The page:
Researchers find way to measure wisdom

By Karla Tecson, International Business Times

Researchers at the University of Southern Queensland are designing a new measure that would "accurately and objectively" capture an individual's level of wisdom.

The new psychological measure of wisdom might be able to tell whether you make good life choices, according to the team, as reported in Brisbane Times. It could potentially help psychologists identify ways to help people develop wisdom over the course of their lives, according to the team.

"We're working on developing a questionnaire type scale that compares the respondents' answers to the definition and answers rated by experts in psychology of wisdom as being high, medium, or low in wisdom," psychology professor Bob Knight said.

While wisdom is difficult to define, Knight said the study would use a modified version of the Berlin Wisdom Group's definition. Based on mastery of the "fundamental pragmatics of life," the group defines wisdom as possessing a superior level of knowledge, judgement and advice.

For the study, the researchers are recruiting adult volunteers to complete a questionnaire consisting of questions assessing factors such as health and spirituality, as well as a series of situation-based questions.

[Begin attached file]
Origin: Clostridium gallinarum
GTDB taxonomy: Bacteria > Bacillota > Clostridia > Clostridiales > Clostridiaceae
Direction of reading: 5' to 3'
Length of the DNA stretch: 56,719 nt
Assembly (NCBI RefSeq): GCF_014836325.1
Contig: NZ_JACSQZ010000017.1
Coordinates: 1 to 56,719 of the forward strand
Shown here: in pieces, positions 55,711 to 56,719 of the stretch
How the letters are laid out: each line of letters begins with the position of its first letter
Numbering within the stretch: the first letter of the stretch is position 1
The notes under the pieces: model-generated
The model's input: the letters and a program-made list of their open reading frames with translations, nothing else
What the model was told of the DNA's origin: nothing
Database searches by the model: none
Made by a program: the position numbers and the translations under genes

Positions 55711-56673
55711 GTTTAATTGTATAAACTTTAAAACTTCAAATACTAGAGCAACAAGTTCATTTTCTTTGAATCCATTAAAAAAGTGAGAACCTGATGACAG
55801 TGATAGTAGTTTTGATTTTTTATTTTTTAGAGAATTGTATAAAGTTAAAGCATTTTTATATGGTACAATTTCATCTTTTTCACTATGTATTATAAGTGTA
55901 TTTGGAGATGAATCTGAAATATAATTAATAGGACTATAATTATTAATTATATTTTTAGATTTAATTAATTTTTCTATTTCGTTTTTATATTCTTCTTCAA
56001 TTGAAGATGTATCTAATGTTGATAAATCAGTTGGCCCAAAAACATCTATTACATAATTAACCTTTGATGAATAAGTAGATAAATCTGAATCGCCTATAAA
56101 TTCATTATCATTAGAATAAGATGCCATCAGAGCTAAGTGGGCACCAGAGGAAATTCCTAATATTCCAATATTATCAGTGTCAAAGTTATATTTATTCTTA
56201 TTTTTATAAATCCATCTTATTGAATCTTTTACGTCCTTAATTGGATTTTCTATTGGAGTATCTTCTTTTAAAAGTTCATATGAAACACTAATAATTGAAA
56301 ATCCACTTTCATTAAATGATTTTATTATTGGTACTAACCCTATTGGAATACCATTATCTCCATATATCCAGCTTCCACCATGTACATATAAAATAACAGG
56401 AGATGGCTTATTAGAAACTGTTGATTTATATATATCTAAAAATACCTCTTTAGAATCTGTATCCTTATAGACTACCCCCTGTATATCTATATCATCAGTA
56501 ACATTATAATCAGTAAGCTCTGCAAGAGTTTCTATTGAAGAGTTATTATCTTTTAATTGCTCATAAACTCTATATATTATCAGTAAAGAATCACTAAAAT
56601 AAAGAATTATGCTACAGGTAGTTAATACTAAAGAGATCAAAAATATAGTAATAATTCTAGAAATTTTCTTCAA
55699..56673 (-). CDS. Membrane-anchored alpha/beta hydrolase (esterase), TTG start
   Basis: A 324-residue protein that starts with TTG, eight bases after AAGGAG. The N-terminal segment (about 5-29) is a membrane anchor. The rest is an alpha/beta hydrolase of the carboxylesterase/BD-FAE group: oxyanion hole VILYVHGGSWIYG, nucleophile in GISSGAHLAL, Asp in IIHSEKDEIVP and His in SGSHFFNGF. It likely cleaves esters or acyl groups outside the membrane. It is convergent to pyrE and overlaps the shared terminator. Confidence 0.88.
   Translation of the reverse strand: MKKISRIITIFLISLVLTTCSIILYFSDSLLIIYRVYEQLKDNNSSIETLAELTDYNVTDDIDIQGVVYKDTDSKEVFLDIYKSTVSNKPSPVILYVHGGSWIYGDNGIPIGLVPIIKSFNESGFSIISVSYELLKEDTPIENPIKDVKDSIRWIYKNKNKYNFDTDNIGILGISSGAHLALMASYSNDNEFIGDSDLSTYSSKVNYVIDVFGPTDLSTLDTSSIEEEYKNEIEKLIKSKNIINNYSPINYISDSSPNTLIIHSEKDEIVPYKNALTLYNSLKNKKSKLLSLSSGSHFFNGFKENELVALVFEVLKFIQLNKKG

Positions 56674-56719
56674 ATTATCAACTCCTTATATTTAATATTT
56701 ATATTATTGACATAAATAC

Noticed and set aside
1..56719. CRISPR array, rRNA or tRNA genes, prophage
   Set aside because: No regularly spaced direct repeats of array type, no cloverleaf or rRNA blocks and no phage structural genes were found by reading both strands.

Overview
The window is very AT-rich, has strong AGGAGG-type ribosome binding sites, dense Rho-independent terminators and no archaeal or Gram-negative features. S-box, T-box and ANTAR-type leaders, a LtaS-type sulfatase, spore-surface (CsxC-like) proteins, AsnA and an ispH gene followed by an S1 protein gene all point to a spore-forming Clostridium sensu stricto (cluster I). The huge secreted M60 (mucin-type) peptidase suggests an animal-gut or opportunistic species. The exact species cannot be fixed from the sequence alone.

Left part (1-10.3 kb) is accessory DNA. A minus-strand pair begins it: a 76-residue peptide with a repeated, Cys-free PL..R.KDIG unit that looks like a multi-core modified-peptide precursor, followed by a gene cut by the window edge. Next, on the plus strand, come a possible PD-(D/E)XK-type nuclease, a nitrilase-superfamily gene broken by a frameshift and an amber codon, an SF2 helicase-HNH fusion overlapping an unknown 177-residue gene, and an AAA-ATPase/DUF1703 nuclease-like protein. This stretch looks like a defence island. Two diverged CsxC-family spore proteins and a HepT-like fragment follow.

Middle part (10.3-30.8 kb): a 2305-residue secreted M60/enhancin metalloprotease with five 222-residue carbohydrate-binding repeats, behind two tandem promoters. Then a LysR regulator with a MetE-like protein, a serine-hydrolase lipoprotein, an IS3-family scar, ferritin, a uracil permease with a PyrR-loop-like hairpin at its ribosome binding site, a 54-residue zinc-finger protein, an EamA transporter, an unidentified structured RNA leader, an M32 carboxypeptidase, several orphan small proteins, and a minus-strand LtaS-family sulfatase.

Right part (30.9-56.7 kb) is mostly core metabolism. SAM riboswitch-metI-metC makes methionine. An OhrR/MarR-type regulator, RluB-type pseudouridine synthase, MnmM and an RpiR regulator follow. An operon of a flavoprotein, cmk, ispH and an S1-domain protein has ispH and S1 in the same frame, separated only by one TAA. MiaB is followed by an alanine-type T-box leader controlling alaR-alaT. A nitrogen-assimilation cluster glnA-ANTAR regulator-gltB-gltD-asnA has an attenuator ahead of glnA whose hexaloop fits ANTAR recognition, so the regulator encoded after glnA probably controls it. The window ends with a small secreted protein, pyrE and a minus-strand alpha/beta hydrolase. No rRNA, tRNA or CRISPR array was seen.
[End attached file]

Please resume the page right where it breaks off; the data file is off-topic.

"Wisdom has some overlap with spirituality and with intelligence and we're interested in exploring the overlap and making sure that our measure is somewhat distinct," Knight said.

In a 2011 study published in Psychological Science, researchers say they have developed laboratory tests that can measure wisdom. For the research, psychologists designed a model requiring participants to evaluate each result in order to strategise the next choice, more like decision making in the real world.

Based on their findings, older adults were observed to be better at evaluating the immediate and delayed benefits of each option they choose from. They are better at creating strategies in response to the environment, said Darrell Worthy of Texas A&M University. The psychologists inferred that these results are related to the ways humans use brains as they age.

According to the study, younger people's choice making relies on the ventral striatum, which is related to habitual, reflexive learning and immediate rewards: impulsivity. However, as this portion of the brain declines, older adults compensate by using their pre-frontal cortices, where more rational, deliberative thinking is controlled.

More broadly, the researchers say their findings suggest that older adults have learned a number of heuristics or reasoning methods from their vast decision-making experience.

Read the article: Tecson, K. (2015, November 30). Researchers find way to measure wisdom. International Business Times.

Photo courtesy of Reuters.



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